Diversity + Outreach

Celebrating diversity: Mardi Gras

Mardi Gras is a 300-year-old holiday, wrapped in rich tradition and celebration. It started in 1699 in the location of present-day New Orleans, after French settlers held a small festivity deemed Point du Mardi Gras. This unique holiday has gained quite the following in the United States over the last 100 years and is often synonymous with vibrant parties and spectacular floats. Its origin, though, has a strong religious association. Mardi Gras roughly translates to “Fat Tuesday,” a celebration to overindulge before Ash Wednesday (or the first day of Lent), which is the following day.

To celebrate the overindulgence, numerous creole dishes are made and shared with family and friends. One of these dishes is King Cake, a delectable dessert made of sweet brioche dough, drizzled with a thick icing glaze and adorned with yellow, purple and green sprinkles. A plastic baby is hidden in the cake, representing luck and prosperity. Whoever gets the slice containing the baby will essentially be a “king” for the day. But the person will also be responsible for the task of hosting next year’s Mardi Gras party or merely buying next year’s cake.

In New Orleans, Mardi Gras is deeply rooted in the city’s culture. It is not merely a celebration of excess but an opportunity to share great food and age-old traditions with friends and family. Schools in New Orleans parish allocate a week-long holiday for students to celebrate the holiday with loved ones. Children often participate in the festivities as spectators, catching beads and stuffed animals.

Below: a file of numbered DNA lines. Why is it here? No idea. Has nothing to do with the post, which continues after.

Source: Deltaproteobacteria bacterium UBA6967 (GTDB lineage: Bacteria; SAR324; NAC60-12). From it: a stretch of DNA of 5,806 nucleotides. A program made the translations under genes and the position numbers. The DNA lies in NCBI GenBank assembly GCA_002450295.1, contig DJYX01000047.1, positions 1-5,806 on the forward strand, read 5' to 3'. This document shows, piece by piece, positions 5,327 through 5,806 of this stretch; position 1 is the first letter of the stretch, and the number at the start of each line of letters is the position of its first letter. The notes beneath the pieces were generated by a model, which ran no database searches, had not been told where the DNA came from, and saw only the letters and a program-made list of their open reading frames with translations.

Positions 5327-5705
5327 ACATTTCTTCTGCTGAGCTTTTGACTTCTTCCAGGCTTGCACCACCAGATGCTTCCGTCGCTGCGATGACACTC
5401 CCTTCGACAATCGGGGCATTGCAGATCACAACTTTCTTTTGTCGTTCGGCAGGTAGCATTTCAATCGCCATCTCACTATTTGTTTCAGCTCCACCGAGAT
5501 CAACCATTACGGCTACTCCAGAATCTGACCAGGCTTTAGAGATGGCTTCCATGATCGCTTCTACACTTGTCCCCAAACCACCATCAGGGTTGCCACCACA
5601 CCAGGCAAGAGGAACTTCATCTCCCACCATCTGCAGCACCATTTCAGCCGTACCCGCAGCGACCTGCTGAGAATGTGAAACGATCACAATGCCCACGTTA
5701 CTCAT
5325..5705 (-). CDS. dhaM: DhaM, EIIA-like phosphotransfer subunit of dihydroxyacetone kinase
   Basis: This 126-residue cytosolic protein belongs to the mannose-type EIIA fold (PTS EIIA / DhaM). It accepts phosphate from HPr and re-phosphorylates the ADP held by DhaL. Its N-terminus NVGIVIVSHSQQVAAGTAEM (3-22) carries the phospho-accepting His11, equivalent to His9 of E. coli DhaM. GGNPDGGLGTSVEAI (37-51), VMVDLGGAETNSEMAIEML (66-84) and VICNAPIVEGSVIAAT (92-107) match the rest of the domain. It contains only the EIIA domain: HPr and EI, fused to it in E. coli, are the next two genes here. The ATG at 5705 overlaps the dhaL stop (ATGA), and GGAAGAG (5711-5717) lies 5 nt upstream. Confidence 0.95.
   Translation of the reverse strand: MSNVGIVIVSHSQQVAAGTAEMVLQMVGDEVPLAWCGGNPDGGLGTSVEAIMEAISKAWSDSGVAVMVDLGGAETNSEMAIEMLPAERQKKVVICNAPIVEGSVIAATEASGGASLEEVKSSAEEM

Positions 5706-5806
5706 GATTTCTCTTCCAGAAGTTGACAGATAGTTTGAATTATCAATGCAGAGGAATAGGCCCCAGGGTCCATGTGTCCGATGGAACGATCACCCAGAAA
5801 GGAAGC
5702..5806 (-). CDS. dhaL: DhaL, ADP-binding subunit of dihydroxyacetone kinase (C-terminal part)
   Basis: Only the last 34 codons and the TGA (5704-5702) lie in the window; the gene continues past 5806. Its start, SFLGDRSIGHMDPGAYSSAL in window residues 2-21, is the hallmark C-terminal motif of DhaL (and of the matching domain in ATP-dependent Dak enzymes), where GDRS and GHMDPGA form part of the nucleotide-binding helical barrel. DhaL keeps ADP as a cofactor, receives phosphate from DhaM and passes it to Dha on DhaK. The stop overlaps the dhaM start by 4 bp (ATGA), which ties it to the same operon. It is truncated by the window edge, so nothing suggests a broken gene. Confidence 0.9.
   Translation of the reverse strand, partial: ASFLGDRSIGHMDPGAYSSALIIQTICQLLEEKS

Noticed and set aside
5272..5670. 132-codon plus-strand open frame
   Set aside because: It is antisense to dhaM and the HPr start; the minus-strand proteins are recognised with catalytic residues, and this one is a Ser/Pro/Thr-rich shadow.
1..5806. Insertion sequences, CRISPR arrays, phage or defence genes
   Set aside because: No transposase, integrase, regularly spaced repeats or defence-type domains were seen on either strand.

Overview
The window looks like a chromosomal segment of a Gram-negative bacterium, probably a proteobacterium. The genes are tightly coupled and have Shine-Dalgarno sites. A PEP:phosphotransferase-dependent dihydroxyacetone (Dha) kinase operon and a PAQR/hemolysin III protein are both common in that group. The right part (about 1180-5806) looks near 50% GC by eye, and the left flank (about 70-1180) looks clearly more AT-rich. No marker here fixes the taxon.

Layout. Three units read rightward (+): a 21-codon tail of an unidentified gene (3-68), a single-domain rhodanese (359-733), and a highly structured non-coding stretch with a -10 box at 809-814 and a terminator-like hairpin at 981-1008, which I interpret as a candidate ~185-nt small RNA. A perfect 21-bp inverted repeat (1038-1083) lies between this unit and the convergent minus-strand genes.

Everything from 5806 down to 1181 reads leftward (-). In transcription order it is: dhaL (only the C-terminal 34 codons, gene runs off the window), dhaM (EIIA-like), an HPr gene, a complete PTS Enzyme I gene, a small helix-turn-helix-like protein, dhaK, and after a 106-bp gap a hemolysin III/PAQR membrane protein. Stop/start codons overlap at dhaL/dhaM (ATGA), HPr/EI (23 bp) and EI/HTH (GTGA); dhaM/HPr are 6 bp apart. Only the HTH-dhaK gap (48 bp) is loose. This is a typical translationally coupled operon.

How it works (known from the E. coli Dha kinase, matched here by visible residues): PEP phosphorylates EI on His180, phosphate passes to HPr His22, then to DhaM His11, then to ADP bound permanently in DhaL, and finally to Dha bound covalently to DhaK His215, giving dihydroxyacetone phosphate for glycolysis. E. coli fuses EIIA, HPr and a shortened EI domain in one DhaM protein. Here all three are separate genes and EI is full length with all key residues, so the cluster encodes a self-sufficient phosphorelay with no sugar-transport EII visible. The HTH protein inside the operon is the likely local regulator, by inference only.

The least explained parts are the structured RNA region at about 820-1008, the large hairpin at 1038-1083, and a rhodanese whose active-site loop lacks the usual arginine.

A few lucky students participate in the parades with their school marching band. They provide an upbeat musical interlude between parade floats and are essentially the soul and rhythm of the parade. This week-long celebration is beloved by the young and old, and every year, millions of tourists flock to the city to join in on this unique holiday.

I had the opportunity to attend university in New Orleans. My mother’s family has lived in the city for several generations, and every year, we come together to celebrate. The day before the festivities, we all clamber into my grandmother’s kitchen to create family favorites such as gumbo, alligator jambalaya, smothered turkey necks and shrimp etouffee. On Fat Tuesday, we wake at 5 a.m. and stuff my uncle’s pick-up truck with food, barbecue grills, coolers and folding chairs. We arrive at my mother’s house on Jackson Avenue, which is on the main route of the well-known Zulu parade.

As the sun rises, neighbors and friends flow in and out of the house, enjoying food and conversation. As the parade starts, jubilation and wine cascade throughout the streets. Beads stream from elaborate floats into the hands of the crowds below, as well as from the large magnolias that loom overhead. When the parade ends, we collect abandoned beads and litter from the street. Crowds linger for hours dancing and laughing under the dim street lights before saying final goodbyes.

The meaning of Mardi Gras varies by person, but to me, it represents a time to reconnect with friends and family.

~Nia Beasley, Texas A&M ’20

Nia Beasley

Nia Beasley is a third-year dental student at Texas A&M College of Dentistry. Her aspiration after graduation is to specialize in dental public health and to build a legacy of making dental care more accessible to all people, regardless of ethnicity or socioeconomic status.

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